One of Sunderland Harriers most talented athletes, Graham Smith, who was forced to retire from the sport at the peak of his athletics career at the age of 28, has been looking back on his time spent in the sport.

Now aged 60, the former England international finished third in the Great North Run in 1984 and still holds the North Eastern Counties AA 10,000m record from the same year.

He said he had a problem with his left calf which was restricting the blood flow to his Achilles’ tendon. The injury first developed in 1985 and he made numerous comebacks, getting up to a good standard and having some significant performances before breaking down again. This went on for around four years with his last race coming in 1989 before he was forced to retire from the sport. He had an operation in 1991 in the hope that he would be able to compete again, but it was unsuccessful.

Graham Smith, A Brilliant Career Cut Too Short.

“Even though I haven’t been able to run since, I still love the sport and enjoy watching athletics and supporting the Harriers in a voluntary role. Overall, I was very happy with my career having represented England at junior and senior levels and had some great experiences and made some great friends in the sport.”

“I had a superb start to my senior career in 1981 by finishing second in the Northern 5000m in a PB and club record of 13:53. In the same season I also improved my PB to 8:11 over 3000m. In 1982 I finished fourth in the Northern Cross Country in Liverpool. I debuted over the half marathon in April, 1983, where I ran in 65:33. The following summer I won the North Eastern 5000m and was third in the Northern 10,000m. I also ran 13:58 for 5000m in the UK championships in Edinburgh."

“My best season as a senior was in 1984 where in the summer I won the North East 10,000m and broke Jim Alder’s championship record with a time of 29:32. I also won the Silksworth Pit race, Sunderland Carnival race and also finished runner up in the Blaydon road race. Later that summer I also took third position in the Great North Run behind Norway’s Oyvind Dahl and Finland’s Perti Tianen."

“In the December of 1984 I won the North Eastern Cross Country Championships ahead of a very strong field which included Steve Cram. I was the first Sunderland Harrier to win the title since 1927. As a result of winning I was selected to run for England in an international invitational race in Spain.’’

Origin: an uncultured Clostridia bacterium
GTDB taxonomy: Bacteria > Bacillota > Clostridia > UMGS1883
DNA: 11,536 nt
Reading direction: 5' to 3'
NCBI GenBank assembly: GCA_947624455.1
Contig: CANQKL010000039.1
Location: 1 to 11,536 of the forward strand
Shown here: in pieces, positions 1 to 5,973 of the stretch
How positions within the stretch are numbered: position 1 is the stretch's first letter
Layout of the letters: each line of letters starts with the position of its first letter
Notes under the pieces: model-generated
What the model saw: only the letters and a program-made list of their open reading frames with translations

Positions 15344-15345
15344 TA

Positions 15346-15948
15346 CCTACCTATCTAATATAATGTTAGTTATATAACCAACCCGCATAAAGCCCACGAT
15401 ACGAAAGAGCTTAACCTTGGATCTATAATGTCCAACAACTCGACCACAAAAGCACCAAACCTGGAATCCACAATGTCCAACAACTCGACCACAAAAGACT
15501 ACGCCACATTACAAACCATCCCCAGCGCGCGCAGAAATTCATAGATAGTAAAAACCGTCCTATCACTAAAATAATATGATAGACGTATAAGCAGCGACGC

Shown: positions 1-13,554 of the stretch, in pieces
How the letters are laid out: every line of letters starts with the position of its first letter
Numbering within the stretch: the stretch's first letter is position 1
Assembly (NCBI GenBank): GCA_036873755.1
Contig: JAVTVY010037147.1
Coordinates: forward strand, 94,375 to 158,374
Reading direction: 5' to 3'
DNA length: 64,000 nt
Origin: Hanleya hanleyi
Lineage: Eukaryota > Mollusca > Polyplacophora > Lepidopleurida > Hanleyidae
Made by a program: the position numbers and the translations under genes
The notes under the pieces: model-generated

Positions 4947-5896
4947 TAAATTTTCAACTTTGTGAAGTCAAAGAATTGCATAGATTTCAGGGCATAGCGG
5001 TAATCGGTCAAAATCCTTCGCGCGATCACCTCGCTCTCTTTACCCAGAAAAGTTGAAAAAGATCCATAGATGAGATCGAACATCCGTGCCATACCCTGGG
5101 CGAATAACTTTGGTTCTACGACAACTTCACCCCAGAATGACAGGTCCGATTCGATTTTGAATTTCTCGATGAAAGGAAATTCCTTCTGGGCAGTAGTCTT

“In 1985, I finished 23rd in the Inter Counties helping the North East team to victory in the team race. I finished 32nd in the Northern and was a member of the Sunderland team that won gold medals for the first time in the Club’s history. That summer I won the North East 5000m in 14:13. I finished sixth in the Northern 10,000m in a PB of 29:20. I also ran a PB over 1500m with 3:46.5. My last race of the season was in the Sunderland Half Marathon where I finished second behind clubmate Glenn Forster in a time of 65:20."

Smith joined Sunderland Harriers in 1973 aged 12, the Harriers had put a race on at Grindon Boys’ Club which was the Harriers HQ at the time. They had invited local schools to take part. He finished second in the race and was invited to join the club. It wasn’t for another three years before he won his first race which was at the Aaron Memorial Cross Country in Leeds, winning over two miles.

A year later in 1977 he had his best ever track season, at this point he was training about five times a week.

“We had a good group of young athletes which included, Kelvin Newton, Paul Collins, Michael Hepple, Steven Bird and numerous others. On the track I won the North East 1500m in a PB of 4:06 and finished second in the Northern 1500m which was won by Steve Cram. I then went on to win the English Schools 3000m in a time of 8:36 which was a PB and club record at the time for an Under-17. Through that performance I was selected to represent the English Schools at the British Schools Championships in Yeovil, which I won in a time of 8:41.

“The following track season I was injured with shin splints. Then in 1979 I was selected to run for England in the 3000m in Edinburgh International I finished third in 8:17. My personal bests by the end of that season were 8:13 for the 3000m and 14:45 for 5000m."

"The Elswick Road Relays was always an event I looked forward to, my best performance came in 1982 when I ran 9:59 for fastest on the day, breaking the 10 minute barrier over the course which only three athletes had done before me, they were: Mike McLeod, Brendan Foster and Steve Cram."

“I had a good cross country season in 1981, my last as an Under-20. I finished second in the North East Cross Country Championships in Morpeth behind clubmate Kelvin Newton and second in the Northern and the National Cross Country Championships, finishing behind Olympian John Doherty in both races."

Smith said his favourite training session was 12 x 400m with 30 seconds recovery. He said: “The short recoveries made the session very difficult but it was always a good indicator of how fit I was at the time. I also enjoyed a pyramid session working up from 200m to 800m in 100m increments, the varying distances kept the session interesting. Another favourite was a half mile loop in Barnes Park. We had a great training group at the club, there was always a big group of us including Brian Rushworth, Paul Campbell, Stephen Bird and Malcolm Price, it made training competitive and enjoyable.”